Friday, January 15, 2016

A new diatom: Pinnularia caprichosa

Pinnularia is a genus of predominantly fresh-water diatoms, usually found in ponds and moist soil. They are elongated elliptical unicellular organisms. Their cell walls are composed chiefly of a rigid silica framework.

Living diatoms are among the most abundant forms of plankton and represent an essential part of the food chain in the ocean. Diatoms are responsible for at least 25% of global carbon dioxide fixation.

The species name honors the group Caprichoso, from the “Boi Bumbá” Folkloric Festival, Parintins City, Amazonas State, Brasil.

For the experts: While possessing a remarkable diversity in the acidic and oligotrophic waters of the Amazon basin, the genus Pinnularia appears underdescribed in the region. In this study, we present light and scanning electron microscopical observations on Pinnularia caprichosa sp. nov. from Tupé Lake, a dendritic lake located on the floodplain of the Negro River basin. This new taxon has a large axial area and transapical striae that are slightly radiate to parallel and longer in the middle portion of the valve. The species was compared with Pinnularia elliptica, P. instabilis, P. lacunarum, P. montana, P. permontana and P. subflexuosa, all of which closely resemble P. caprichosa but differ from the new species in specific details of size, striae density and valve shape.

Thursday, January 14, 2016

A new gecko: Cyrtodactylus gunungsenyumensis

Geckos have a number of unique features that distinguish them from other lizards. They use sounds in social interactions with other geckos. They lack eyelids and a fixed lens which is why they often lick their eyes to keep them clean and moist. However, they are probably best known for their specialized toe pads that enable them to climb smooth and vertical surfaces, and even cross indoor ceilings with ease.

Our new species belongs to a group of karst forest-adapted specialists and was found in the karst ecosystem surrounding Gunung Senyum, Malaysia where it occurs on the vertical walls of the limestone towers as well as the branches, trunks, and leaves of the vegetation in the associated karst forest.  Its scientific name (gunungsenyumensis) alludes to its origin.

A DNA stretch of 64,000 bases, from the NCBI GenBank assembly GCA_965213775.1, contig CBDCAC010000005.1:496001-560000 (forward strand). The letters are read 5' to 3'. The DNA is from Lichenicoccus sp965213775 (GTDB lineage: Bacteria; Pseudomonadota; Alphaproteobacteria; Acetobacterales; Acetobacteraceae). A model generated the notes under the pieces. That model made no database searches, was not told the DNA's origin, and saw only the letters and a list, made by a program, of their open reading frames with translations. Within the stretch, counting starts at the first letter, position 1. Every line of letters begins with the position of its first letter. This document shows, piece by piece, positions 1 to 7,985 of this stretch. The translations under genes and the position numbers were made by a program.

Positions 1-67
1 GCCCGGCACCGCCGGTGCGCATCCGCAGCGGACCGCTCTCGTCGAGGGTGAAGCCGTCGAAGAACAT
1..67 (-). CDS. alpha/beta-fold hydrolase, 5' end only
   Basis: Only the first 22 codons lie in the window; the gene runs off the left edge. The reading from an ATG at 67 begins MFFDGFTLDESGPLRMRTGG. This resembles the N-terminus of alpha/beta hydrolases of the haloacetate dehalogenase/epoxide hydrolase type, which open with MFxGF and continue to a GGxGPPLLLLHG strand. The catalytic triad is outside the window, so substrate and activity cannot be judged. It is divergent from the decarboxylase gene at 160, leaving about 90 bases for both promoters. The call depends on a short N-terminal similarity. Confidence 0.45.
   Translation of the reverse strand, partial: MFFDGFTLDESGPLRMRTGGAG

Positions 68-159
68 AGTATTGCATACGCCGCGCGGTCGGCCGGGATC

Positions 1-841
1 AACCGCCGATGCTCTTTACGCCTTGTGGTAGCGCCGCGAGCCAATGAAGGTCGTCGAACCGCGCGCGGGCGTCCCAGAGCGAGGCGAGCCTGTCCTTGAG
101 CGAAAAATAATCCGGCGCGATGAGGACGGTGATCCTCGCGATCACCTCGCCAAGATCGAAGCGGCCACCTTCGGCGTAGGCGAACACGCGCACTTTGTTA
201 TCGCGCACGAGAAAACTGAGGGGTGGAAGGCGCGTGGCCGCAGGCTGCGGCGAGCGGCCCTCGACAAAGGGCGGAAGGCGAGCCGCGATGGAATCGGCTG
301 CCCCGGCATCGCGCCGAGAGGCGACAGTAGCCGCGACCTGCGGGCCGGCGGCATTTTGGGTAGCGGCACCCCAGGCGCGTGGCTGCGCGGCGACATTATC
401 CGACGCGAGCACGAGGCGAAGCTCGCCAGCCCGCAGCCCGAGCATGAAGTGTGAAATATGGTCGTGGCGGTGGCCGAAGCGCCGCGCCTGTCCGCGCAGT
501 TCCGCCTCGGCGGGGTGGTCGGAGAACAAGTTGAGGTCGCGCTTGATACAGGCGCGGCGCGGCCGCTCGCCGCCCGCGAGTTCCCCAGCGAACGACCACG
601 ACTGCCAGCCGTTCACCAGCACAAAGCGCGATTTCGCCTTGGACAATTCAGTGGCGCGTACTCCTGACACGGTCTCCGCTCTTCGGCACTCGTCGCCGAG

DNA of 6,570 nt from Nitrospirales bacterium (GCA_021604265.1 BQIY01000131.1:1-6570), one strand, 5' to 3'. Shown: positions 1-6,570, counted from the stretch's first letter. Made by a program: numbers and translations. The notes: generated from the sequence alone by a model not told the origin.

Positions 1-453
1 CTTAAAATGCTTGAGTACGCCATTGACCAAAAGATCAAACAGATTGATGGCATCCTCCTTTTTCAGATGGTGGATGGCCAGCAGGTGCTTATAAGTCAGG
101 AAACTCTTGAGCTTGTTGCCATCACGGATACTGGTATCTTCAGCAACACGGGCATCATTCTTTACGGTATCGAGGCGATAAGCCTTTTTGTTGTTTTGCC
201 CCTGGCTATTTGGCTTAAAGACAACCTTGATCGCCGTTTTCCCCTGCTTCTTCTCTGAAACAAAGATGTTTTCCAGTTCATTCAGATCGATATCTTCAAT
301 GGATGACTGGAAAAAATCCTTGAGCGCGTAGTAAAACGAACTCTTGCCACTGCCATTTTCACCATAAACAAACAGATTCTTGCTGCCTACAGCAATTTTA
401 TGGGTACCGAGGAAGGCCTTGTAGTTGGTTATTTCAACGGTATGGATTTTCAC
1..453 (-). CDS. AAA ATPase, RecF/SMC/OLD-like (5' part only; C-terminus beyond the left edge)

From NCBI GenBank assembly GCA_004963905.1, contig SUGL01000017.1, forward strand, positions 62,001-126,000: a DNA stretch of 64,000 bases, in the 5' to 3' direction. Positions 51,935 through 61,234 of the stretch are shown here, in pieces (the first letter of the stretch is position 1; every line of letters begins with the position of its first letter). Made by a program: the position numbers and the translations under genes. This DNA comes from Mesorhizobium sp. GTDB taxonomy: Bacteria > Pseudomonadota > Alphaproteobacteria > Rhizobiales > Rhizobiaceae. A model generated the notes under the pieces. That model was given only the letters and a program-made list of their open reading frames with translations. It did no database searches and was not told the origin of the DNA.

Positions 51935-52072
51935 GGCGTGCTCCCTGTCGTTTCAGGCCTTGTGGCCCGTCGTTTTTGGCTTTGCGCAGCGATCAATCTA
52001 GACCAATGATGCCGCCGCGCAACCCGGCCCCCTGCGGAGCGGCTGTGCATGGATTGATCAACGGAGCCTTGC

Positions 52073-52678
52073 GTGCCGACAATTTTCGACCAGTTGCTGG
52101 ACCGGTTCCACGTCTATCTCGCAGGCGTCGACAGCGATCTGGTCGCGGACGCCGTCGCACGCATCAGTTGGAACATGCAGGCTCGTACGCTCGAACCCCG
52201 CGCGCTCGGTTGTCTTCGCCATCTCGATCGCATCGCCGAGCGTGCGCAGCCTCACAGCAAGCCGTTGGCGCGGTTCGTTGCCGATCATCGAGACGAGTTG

For the experts: A new species of Bent-toed Gecko, Cyrtodactylus gunungsenyumensis sp. nov. of the sworderi complex, is described from Hutan Lipur Gunung Senyum, Pahang, Peninsular Malaysia and is differentiated from all other species in the sworderi complex by having a unique combination of characters including a maximum SVL of 74.7 mm; low, rounded, weakly keeled, body tubercles; 34–40 paravertebral tubercles; weak ventrolateral body fold lacking tubercles; 38–41 ventral scales; an abrupt transition between the posterior and ventral femoral scales; 20–23 subdigital lamellae on the fourth toe; enlarged femoral scales; no femoral or precloacal pores; no precloacal groove; wide caudal bands; and an evenly banded dorsal pattern. Cyrtodactylus gunungsenyumensis sp. nov. is a scansorial, karst forest-adapted specialist endemic to the karst ecosystem surrounding Gunung Senyum and occurs on the vertical walls of the limestone towers as well as the branches, trunks, and leaves of the vegetation in the associated karst forest. Cyrtodactylus gunungsenyumensis sp. nov. is the seventh species of karst forest-adapted Cyrtodactylus and the sixteenth endemic species of karst ecosystem reptile discovered in Peninsular Malaysia in the last seven years from only 12 different karst forests. This is a clear indication that many species remain to be discovered in the approximately 558 isolated karst ecosystems in Peninsular Malaysia not yet surveyed. These data continue to underscore the importance of karst ecosystems as reservoirs of biodiversity and microendemism and that they constitute an important component of Peninsular Malaysia’s natural heritage and should be protected from the quarrying interests of foreign industrial companies.

Wednesday, January 13, 2016

A new ground beetle: Trichotichnus newtoni

The huge ground beetle subfamily Harpalinae contains about 20,000 species. Sometimes they are called harp beetles. As with many ground beetles despite variation of body shape and coloring, most are shiny black or metallic and have ridged wing covers. Sometimes the wing covers are fused in some species, particularly large one, rendering the beetles unable to fly.